Goa: Mhadei and Netravali get separate ranges

PANAJI: Eleven years after Mhadei and Netravali wildlife sanctuaries were notified, the state government on Wednesday created separate ranges for the two sanctuaries which according to the additional principle chief conservator of forests Dr Shashi Kumar will help in “intensive management” of the areas.

Announcing the creation of new ranges, the government through a notification signed by under secretary (Forests) Maria J R Pires, said that Netravali wildlife sanctuary range will have its headquarters at Netravali and Mahadei’s headquarters will be located at Valpoi. The jurisdiction of Netravali wildlife sanctuary and range has been transferred from deputy conservator of forest, South Goa, to deputy conservator of forests, wildlife sanctuary & Ecotourism, South Goa.

By another notification, the government has bifurcated the existing wildlife and eco-tourism divisions into two. Accordingly, three wildlife sanctuaries – Mahadei, Bhagwan Mahaveer and Bondla besides Dr Salim Ali bird sanctuary (Chorao) and Bhagwan Mahavi national park will come under wildlife and eco-tourism (North) division with headquarters in Panaji. The other division – wildlife and eco-tourism (South) division will consist of two wildlife sanctuaries -Netravali and Cotigao. According to the notification, the bifurcation is done mainly for better administration and management. Earlier this month, TOI had reported plans of additional principle chief conservator of forests to have separate ranges.

Agreeing that it’s been 11 years since then governor J FR Jacob notified Mahadei and Netravali as wildlife sanctuaries, Dr Kumar said that the forest department had been on the job for quite a long time. Hitherto, Mahadei and Netravali were managed by territorial range officers. Sources in the know said that the separate ranges should have been created long ago.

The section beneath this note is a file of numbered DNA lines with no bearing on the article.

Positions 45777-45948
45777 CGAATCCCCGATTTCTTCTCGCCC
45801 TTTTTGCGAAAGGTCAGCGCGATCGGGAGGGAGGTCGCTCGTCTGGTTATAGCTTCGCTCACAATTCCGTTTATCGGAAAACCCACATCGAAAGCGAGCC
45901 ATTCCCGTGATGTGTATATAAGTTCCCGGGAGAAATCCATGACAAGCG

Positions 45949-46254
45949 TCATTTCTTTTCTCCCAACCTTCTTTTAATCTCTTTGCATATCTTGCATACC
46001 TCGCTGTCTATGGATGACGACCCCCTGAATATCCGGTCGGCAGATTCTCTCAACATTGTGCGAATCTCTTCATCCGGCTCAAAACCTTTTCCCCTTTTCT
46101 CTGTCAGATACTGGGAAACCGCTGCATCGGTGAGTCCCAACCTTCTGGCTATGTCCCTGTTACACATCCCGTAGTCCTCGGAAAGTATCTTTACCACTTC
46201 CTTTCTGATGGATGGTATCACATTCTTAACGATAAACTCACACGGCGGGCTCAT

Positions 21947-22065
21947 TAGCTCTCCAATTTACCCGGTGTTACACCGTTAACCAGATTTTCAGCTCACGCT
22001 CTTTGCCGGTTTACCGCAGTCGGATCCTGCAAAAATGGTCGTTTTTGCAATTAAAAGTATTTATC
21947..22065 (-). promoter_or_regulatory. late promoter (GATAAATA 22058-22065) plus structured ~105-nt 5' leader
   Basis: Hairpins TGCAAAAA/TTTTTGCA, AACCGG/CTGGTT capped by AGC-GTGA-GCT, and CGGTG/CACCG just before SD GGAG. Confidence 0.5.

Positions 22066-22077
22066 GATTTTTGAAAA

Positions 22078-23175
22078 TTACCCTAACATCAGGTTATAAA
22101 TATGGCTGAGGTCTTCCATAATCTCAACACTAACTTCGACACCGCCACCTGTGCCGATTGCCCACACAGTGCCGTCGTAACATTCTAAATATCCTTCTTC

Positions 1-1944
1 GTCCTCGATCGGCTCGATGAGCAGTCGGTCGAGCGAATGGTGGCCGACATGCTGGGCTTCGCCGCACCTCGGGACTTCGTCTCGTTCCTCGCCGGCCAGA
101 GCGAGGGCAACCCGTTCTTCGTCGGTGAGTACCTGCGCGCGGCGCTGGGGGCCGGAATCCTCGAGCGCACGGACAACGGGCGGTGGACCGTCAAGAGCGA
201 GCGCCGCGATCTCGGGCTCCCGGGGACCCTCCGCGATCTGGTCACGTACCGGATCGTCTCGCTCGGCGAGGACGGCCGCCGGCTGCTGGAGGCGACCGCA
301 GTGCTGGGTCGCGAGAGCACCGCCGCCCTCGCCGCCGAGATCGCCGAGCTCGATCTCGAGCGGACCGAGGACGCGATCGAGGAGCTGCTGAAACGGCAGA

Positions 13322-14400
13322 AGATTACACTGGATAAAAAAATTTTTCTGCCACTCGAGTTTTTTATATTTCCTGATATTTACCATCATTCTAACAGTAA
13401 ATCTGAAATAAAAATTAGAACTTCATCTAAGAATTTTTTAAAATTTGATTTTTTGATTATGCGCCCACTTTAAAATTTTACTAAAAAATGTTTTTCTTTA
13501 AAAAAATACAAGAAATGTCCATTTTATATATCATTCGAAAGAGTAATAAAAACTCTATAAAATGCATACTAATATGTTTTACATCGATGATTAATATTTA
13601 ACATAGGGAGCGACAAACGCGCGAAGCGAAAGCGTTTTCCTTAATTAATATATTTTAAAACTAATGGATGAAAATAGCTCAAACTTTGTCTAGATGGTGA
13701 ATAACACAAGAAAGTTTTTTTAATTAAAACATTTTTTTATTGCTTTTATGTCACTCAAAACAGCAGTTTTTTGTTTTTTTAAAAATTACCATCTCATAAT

Succcessive governments tried to denotify the wildlife sanctuaries partly or fully. The “grievances” of the villagers there had been highlighted by MLAs for long with even promises made that they would take up the matter with the Centre.Perhaps after the supreme court ruling that, once notified, no wildlife sancturay would be denotified, the political class gave up their demand for denotification. tnn

From TOI

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Monsoon may hit Goa in next 48 hours: Met

PANAJI: Steady showers, in a few parts of Goa, brought the mercury down and provided much relief from the searing heat. But that is not the only good news. The south-west monsoon may set in over Goa during the next 48 hours.

“Conditions are favourable for the onset of south-west monsoon over Goa during the next 48 to 72 hours,” K V Singh, director, met department, Altinho, told TOI on Monday.

“Showers received on Sunday and Monday are pre-monsoon showers,” he said. But as the south-west monsoon has advanced over Kerala on Monday, Goa may soon follow on its itinerary. A low-pressure area has formed in the Arabian Sea which is likely to intensify into a depression,” Singh added. This might yield more rain and create favourable conditions for the commencement of the monsoon season on time.

A port warning has been issued as a cautionary signal for vessels going out in view of the likely depression. With regard to any cyclone, Singh said, “Sea wind will be there but not on land.” Mild to heavy thundershowers are likely in various parts of Goa during the next couple of days.

Meanwhile, Margao witnessed a heavy spell as the Met department recorded 80.1 mm of rainfall during the last 24 hours up to 8.30am on Monday, while in other places, the rainfall recorded was: Canacona 29mm, Dabolim 62mm, Mapusa 32.2mm, Mormugao 20.0, Ponda 1.2, Valpoi 9.3 and Panaji 63.8.

From TOI

Ludhiana: Tourism industry witnessess a boom